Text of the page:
I can't imagine ever living away from the park.  My life will be lacking when I can't walk out our door and live all day at the park, reading and learning, then playing at our park.  I can't imagine not having any more parties with 200+ people, in the house, the yard, at the park.  I gave birth to our last child in the room over-looking the park.  We buried two placentas in the yard and expected to grow lovely fruits and vegetables on the spot for years to come.  Literally and figuratively putting down roots with our gardening and living.  Now pulling them up makes me miss crazy things.  Our compost bins.  We moved compost across town, but we won't be moving it across the country.  I get sad when I think of our compost.  How silly!  Our cycling neighborhood.  How I will miss so many of our neighbors coming and going on their bikes.  Our car free life, a pain at times, but a luxury at others.  How I will miss being able to bike, bus, and walk for all our daily needs.  When we needed a vehicle, our neighbors, many listed above, were happy to hand over their keys to their car or give us a ride or pick up groceries when they were out.  So many lovely memories we have to hold onto, but our time here is ending way too quickly.  I had finally felt a desire to grow old here and now we must go.

As the snow falls peacefully, just as a perfect painting outside on my lovely neighborhood, I am warmed by the thought of so many people I love living nearby.  I am also sad because our time here has come to a close.  I wrap it all in a warm mental embrace and tuck it into a place in my heart where it will stay forever.


7 comments:

Anonymous said...

Linda--though we haven't had the chance to become well acquainted, through your blog I've so enjoyed the window into your family's lives. It's hard to imagine you all being in any other community--you'll be missed by more people than you will ever know. --Molly B

jumbleberryjam said...

Everytime we come back, I can relate to your lovely post. My parents house looks a lot like yours with kind neighbors, too. We made it back in time for the snow and will be here for another week. Would lo to see you if you're not too busy packing. Will you be coming our way?? We're back in Seattle again and happier than ever. Hugs to you all!

the sandwich life said...

This breaks my heart Linda. I can't imagine this neighborhood without you, Rob and the kids. Much, much love to you.

VeganLinda said...

Molly, Thanks so much! You are too kind. One of my big regrets is the people we know a bit, but thought we'd have the chance to spend time with in the future. There are so many (like you!) we've wanted to get to know better.

S, I would love to check out Seattle and Rob could get a job there in a second, but he doesn't want to go to the west coast, at this time. We both have fathers who are aging and don't have spouses so we feel the need to stay closer. I've been meaning to email you and ask you how things are in Seattle. We would love to come visit!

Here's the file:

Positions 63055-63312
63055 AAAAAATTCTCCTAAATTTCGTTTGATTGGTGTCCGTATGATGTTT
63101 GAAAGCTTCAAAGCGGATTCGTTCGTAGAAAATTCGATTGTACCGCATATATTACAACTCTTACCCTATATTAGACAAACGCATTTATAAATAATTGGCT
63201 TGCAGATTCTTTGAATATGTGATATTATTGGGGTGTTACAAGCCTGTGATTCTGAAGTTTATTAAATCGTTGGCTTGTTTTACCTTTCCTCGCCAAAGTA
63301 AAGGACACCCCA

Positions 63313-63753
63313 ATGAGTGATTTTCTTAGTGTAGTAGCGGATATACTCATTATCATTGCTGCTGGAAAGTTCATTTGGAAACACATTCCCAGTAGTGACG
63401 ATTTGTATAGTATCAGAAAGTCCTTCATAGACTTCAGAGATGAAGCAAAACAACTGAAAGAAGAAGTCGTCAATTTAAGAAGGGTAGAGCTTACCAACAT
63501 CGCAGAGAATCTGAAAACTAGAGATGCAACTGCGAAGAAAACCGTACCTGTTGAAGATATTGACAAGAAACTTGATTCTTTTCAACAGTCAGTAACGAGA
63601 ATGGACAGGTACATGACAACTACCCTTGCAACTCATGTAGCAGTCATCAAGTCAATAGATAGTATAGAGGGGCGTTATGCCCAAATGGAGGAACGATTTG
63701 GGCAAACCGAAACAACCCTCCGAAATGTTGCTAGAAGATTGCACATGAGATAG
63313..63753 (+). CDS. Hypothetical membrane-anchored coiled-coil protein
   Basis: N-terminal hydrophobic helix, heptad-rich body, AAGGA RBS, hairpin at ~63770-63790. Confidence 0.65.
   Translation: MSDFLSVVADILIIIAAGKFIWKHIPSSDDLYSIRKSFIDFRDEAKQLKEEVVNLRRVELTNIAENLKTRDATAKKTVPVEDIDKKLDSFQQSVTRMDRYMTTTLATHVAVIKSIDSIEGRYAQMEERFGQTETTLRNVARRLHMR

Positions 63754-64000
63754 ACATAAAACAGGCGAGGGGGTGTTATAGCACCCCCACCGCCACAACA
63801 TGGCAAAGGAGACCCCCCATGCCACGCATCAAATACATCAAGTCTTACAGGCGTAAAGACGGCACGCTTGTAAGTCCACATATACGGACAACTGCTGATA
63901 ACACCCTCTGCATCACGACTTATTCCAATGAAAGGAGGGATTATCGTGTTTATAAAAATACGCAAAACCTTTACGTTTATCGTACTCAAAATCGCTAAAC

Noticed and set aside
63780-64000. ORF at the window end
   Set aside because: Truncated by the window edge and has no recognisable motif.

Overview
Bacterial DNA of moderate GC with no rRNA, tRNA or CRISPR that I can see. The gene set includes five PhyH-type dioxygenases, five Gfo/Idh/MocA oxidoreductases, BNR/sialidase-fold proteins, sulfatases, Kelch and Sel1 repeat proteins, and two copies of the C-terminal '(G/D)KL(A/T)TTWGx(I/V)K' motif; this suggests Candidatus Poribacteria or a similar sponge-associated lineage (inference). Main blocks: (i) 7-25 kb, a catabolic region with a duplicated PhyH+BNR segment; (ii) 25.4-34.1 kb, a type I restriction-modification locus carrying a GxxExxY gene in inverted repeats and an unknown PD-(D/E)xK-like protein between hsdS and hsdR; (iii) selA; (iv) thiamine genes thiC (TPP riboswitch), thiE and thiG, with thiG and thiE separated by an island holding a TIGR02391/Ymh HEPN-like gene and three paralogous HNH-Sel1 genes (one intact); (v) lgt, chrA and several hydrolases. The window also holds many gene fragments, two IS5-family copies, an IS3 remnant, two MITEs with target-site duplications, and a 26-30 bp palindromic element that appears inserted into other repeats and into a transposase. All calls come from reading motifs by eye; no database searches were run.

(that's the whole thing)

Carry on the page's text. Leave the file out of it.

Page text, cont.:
The kids and I will probably be around for months to come, but Rob will be working out of state. We'll see. I'm not sure if a slow farewell is better. We have house projects before we pack. Are you free Sunday?

Cynthia, Breaks mine too. :-( I can hardly see any of the neighbors without tearing up so I've been hiding out. Silly, I know.

jumbleberryjam said...

You would be welcome anytime! R didn't come along with us this year, so it's just me and Max this time around. We have family things today I'm afraid but are free tomorrow (Mon) and Tuesday. I know what you mean...slow are quick goodbye - neither are fun. Blessings on your preparations, journey and transitions!

Mike said...

I will miss visiting with you and the family when we make it up in the spring. I was looking forward to finally trying Rob's slack line...year and change from my ankle surgery, so the old man's good to go.

The peas from the garden are called Zipper Creme...if you cannot find seed, I'll send you some.

Best to all in your new home.
mike (katie's dad)

carey-olsen family said...

Oh dear, this post makes my heart feel very heavy as it brings home the reality that you guys will actually be leaving some time in the not so distant future. Wow! You will be missed in so very many ways. Ways that I'm sure won't all even become apparent until we are faced with the fact that you are gone :( I know that you'll find another wonderful neighborhood to fill with all of your amazing presences, but you guys will be leaving behind a big void in this one. We will miss you and will always remember fondly the time that we shared here with you. Meanwhile, we'll look forward to visiting you wherever you land!